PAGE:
Forecasters use the output from computer models to make their forecasts. Computer models mathematically simulate (or model) the fluid motion of the atmosphere. The output from these models gives the forecaster a picture of how the atmosphere will evolve... For example, how the jet stream will change strength and location, and how surface fronts and low pressure systems will move and change strength. By integrating the latest satellite, radar, and surface observations with the computer model data, the forecaster can evaluate the computer models and adjust the forecast accordingly . The format of most of the data below requires a trained meteorologist to interpret. For information on how well computer models perform, please visit the HPC (Hydrometeorological Prediction Center) web page that summarizes computer model strengths and weaknesses.
MOS (Model Output Statistics) guidance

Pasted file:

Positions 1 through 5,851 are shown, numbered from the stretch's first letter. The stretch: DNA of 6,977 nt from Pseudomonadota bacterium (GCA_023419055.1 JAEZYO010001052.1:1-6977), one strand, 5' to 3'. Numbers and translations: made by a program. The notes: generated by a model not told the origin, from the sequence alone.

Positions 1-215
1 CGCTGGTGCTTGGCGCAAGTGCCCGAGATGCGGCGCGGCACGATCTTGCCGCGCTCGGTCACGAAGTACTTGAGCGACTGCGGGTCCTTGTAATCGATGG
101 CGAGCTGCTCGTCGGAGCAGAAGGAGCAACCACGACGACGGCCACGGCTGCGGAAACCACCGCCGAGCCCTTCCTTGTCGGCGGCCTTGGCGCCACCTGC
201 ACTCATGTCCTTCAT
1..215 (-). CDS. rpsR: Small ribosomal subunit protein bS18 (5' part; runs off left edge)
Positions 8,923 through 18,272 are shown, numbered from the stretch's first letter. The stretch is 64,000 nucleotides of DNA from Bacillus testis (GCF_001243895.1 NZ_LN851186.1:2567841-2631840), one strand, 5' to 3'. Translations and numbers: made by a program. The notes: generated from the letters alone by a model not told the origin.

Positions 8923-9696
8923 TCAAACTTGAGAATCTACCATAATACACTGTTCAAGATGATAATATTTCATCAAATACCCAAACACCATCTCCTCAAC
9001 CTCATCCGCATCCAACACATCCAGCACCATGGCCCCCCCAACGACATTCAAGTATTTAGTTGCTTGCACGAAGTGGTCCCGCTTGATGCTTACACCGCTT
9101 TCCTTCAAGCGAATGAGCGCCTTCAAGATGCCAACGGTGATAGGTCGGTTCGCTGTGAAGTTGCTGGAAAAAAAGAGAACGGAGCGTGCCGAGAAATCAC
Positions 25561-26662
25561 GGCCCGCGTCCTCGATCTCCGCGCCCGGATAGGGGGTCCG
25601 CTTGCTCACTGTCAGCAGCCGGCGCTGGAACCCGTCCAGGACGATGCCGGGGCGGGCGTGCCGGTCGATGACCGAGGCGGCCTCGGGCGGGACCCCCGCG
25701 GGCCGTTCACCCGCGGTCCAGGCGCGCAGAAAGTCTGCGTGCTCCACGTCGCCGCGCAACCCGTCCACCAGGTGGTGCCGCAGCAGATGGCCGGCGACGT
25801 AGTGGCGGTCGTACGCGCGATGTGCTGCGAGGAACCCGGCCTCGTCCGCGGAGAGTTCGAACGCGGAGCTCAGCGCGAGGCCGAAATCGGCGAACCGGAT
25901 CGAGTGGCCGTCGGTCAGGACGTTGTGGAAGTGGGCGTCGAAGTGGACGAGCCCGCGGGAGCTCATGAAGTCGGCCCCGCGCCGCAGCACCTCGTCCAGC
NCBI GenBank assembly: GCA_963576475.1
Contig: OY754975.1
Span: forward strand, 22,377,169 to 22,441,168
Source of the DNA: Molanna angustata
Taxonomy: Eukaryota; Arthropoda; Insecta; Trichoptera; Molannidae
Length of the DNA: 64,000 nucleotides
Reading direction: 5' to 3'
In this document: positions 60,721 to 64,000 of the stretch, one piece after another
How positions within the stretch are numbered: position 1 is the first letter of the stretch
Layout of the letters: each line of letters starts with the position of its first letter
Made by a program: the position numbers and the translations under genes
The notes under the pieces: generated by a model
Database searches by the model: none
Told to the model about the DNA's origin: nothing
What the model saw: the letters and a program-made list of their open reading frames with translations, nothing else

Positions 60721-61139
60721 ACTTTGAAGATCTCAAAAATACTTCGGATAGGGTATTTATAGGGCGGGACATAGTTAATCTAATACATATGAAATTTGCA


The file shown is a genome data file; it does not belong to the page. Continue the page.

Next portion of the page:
Visit the Meteorological Development Lab (MDL) website to learn more about MOS guidance.
NOTE: The ETA Model has been renamed the NAM model.
|CITY||GFS MOS||NGM MOS||NAM MOS||GFS 7-day MOS|
|Cape Girardeau||Cape Girardeau||N/A||Cape Girardeau||Cape Girardeau|
|Mount Vernon, IL||Mount Vernon||N/A||Mount Vernon||Mount Vernon|
|Poplar Bluff, MO||Poplar Bluff||N/A||Poplar Bluff||Poplar Bluff|
More helpful MOS sites:
National MOS guidance site
NAM, NGM, GFS, and RUC graphics from the NWS
New! WRF model (run for SPC)
|Experimental nested NAM forecasts|
|SPC Short-Range Ensembles||Long-Range Ensembles (00Z GFS runs)|
|Canadian Model||NAM Experimental Precip Type Meteograms|
NOAA Sources For Weather Analysis: